BOSTON/Beacon Hill - Over 30 people - mainly residents of housing subsidized by the US Department of Housing and Urban Development, and tenant organizations in the Save Our Homes Coalition - held a protest at the Bank of America on Cambridge St. on Saturday "to urge Sens. Scott Brown and John Kerry to tax the wealthy and big corporations"to prevent cuts to HUD that would displace thousands of Massachusetts tenants if enacted."
Advocates pointed to recent reports by US Uncut - a new organization inspired by London-based UK Uncut - that point out that major corporations like Bank of America, Verizon and Citigroup currently pay no federal taxes and even get tax refunds because of reporting losses in the US while “parking” profits overseas where they are not subject to federal taxes.
They said that if corporations were forced to pay the taxes they owed, there would be no need to cut social services like housing during the ongoing economic crisis - even if deficit hawks continue to drive economic policy at the federal level.
Protest organizer Michael Kane of the Mass. Alliance of HUD Tenants said, “We organized the events to publicize the message that new revenues can and should be sought by taxing the rich and giant corporate tax cheats to close the federal budget deficit. Its outrageous that each of us who paid taxes paid more than Bank of America, Verizon and Citigroup combined! If they paid their fair share, it would be more enough to fully fund HUD rental housing in the face of the $5.5 billion in 2012 cuts proposed by the Ryan Budget passed by the House. Bank of America and Citigroup alone should have paid $5.9 billion last year - but didn't pay a dime. In fact, they received a tax refund!”
T.J. Crawford, senior vice president of media relations at Bank of America responded, “The individuals behind this protest are entitled to their own opinion, but they are not entitled to their own set of facts. Income tax is based on income, and in 2010 we reported a loss. However, we still paid more than $2 billion in state and local taxes across the country.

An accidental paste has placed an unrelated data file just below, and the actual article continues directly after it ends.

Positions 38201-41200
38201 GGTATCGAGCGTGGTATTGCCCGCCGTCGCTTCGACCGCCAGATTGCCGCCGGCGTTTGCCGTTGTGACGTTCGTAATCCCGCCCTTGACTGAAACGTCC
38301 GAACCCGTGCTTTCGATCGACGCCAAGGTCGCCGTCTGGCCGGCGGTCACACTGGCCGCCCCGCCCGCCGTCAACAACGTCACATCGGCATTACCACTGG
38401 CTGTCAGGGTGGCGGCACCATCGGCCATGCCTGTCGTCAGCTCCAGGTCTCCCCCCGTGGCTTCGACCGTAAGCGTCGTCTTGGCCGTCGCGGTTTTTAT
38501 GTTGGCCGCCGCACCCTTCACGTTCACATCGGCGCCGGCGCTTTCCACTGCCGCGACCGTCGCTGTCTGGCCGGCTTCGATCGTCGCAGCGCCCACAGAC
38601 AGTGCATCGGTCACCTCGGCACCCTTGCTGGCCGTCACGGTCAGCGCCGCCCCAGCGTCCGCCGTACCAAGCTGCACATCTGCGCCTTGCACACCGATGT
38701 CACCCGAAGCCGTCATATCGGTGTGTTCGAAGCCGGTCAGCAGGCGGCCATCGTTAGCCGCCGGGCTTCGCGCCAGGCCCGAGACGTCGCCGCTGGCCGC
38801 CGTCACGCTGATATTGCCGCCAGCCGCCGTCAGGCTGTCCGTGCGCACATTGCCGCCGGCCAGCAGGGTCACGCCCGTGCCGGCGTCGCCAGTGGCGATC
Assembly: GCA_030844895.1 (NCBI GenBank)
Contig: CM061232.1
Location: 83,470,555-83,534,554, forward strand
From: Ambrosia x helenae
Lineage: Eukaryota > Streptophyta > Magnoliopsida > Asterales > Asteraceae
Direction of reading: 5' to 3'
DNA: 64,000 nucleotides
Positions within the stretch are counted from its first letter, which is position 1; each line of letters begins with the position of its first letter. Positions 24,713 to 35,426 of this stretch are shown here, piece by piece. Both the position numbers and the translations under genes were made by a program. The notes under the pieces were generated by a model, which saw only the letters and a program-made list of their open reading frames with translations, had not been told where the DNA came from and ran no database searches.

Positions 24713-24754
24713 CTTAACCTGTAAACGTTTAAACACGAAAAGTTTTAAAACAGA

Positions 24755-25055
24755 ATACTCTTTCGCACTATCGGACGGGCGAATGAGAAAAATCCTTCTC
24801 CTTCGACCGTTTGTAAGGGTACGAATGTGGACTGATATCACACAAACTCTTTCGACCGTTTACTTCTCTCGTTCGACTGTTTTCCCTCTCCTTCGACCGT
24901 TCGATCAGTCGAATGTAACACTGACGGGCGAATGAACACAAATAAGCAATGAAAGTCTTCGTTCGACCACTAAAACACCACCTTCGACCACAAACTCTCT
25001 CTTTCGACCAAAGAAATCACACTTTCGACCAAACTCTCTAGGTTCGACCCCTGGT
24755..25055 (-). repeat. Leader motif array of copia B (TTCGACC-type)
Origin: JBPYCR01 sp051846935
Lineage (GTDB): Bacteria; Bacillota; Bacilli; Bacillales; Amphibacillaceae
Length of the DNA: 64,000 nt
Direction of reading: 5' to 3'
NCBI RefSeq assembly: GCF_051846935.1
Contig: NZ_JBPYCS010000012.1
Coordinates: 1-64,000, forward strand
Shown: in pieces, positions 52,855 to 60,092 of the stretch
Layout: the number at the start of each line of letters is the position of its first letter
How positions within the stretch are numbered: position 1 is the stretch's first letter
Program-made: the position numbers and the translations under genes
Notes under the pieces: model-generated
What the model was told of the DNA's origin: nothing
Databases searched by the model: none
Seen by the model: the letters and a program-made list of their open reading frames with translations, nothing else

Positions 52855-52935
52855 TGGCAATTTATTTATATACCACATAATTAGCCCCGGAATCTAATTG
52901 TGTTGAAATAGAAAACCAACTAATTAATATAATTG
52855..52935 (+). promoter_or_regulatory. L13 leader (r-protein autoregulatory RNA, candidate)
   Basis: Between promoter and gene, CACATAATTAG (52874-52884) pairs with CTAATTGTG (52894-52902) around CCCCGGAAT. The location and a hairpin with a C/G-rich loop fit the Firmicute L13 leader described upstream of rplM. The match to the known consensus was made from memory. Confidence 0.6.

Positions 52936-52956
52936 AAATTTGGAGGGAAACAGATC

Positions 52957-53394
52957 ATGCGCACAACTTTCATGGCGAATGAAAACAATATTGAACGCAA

“We take our responsibilities as a corporate citizen very seriously, and when we owe taxes we pay them. In fact, over the last 10 years no company has paid more U.S. taxes than Bank of America.
“In 2010, we provided approximately $4.4 billion in affordable housing loans and investments benefiting low- and moderate-income, minority and underserved customers and communities in Massachusetts. This is to say nothing of our $12 million in statewide charitable giving, and the more than 30,000 hours volunteered by Bank of America employees helping to make a difference at the local level."
Advocates remain unmoved by such arguments.
Steve Meacham of City Life/Vida Urbana, "Bank of America refuses to do two things essential to solving the foreclsoure crisis: one, ending no-fault evictions after foreclosure and accepting rents; two, reducing principal to current real value as part of principal reduction and accepting a share of future equity appreciation. In fact, they have organized against these outcomes. That's why 350 people from 8 cities protested B of A on May 14 to demand justice. Charity is good, but justice is essential."
Following a rally outside the Bank of America branch attendees marched up Cambridge St. - past local Verizon and Citigroup offices - to the Federal Building at Government Center where they displayed giant mock checks made out to the “People of the United States” from each of those three companies.
The activists hoped that their action - and the series of similar actions around the US - would have an effect on Sen. Scott Brown’s votes on major proposed cuts to social services being passed repeatedly by the Republican-dominated House of Representatives in the current Congressional session. They view Sen. John Kerry as an ally in the fight to preserve such services, but are unhappy with Brown’s voting record on economic issues.
Kane said, “Sen. Kerry issued a statement recently supporting new revenues from the wealthy and big corporations. The Save Our Homes Coalition sent a letter to Scott Brown asking him to do the same. To date, he has not responded.
“Brown instead has called for deep spending cuts tied to the necessary raise in the debt ceiling. Unless there are also new revenues, this will mean drastic cuts to programs affecting the poor. We've invited Brown to a National Alliance of HUD Tenants conference forum in DC on June 21. So our rally was part of the process of trying to get Brown to step forward on this issue.”
Kerry spokesperson Whitney Smith said, “Sen. Kerry has long supported closing the tax loopholes and believes every corporation should pay their fair share. Earlier this year, he opposed Republican attempts to cut the HUD budget in the Ryan budget plan.”
Brown’s staff did not respond to a request for comment on these issues by Open Media Boston.
The Save Our Homes Coalition plans to continue protests against Bank of America, Verizon, Citigroup and other “corporate tax scofflaws” until they start paying what advocates consider a reasonable amount of federal taxes. They will also keep the pressure up on both Mass. senators to vote down legislation from the House of Representatives that punishes working families while letting the wealthy and corporations off the hook America's declining economic fortunes.